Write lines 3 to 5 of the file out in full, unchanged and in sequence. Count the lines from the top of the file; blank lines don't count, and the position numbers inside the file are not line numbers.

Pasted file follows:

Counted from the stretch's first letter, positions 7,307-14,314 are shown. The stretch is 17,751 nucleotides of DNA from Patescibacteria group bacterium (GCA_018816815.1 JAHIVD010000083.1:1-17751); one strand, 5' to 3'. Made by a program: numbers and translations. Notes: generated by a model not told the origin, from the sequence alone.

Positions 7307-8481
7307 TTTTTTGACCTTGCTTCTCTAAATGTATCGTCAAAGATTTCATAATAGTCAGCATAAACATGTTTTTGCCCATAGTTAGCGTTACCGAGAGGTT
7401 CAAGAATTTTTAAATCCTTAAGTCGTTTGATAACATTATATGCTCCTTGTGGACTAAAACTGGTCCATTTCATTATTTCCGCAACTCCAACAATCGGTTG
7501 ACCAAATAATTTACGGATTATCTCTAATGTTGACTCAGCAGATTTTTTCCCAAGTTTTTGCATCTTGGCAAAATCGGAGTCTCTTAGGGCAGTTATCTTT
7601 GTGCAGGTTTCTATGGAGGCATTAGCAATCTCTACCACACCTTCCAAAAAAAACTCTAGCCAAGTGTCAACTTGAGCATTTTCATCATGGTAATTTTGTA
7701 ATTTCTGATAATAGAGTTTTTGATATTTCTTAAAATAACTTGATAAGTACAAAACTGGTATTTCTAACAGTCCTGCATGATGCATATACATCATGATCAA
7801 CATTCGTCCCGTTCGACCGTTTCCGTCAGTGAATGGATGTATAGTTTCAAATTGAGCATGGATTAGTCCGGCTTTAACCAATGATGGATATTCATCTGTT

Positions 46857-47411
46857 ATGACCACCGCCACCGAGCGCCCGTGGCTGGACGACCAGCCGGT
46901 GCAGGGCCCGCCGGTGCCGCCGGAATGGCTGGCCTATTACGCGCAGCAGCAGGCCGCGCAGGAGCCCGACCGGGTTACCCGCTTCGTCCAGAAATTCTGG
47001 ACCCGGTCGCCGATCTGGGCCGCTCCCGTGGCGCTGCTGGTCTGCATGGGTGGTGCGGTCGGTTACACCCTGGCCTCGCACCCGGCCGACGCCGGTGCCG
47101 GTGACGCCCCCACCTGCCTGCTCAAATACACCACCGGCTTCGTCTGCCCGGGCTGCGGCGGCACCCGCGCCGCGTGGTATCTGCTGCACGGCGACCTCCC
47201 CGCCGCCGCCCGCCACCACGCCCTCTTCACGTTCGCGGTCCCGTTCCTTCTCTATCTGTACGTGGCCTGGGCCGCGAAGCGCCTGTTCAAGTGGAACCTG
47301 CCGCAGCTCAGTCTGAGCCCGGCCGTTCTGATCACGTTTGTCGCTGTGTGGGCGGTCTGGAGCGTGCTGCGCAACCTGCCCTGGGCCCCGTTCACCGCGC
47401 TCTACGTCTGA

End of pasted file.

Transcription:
7307 TTTTTTGACCTTGCTTCTCTAAATGTATCGTCAAAGATTTCATAATAGTCAGCATAAACATGTTTTTGCCCATAGTTAGCGTTACCGAGAGGTT
7401 CAAGAATTTTTAAATCCTTAAGTCGTTTGATAACATTATATGCTCCTTGTGGACTAAAACTGGTCCATTTCATTATTTCCGCAACTCCAACAATCGGTTG
7501 ACCAAATAATTTACGGATTATCTCTAATGTTGACTCAGCAGATTTTTTCCCAAGTTTTTGCATCTTGGCAAAATCGGAGTCTCTTAGGGCAGTTATCTTT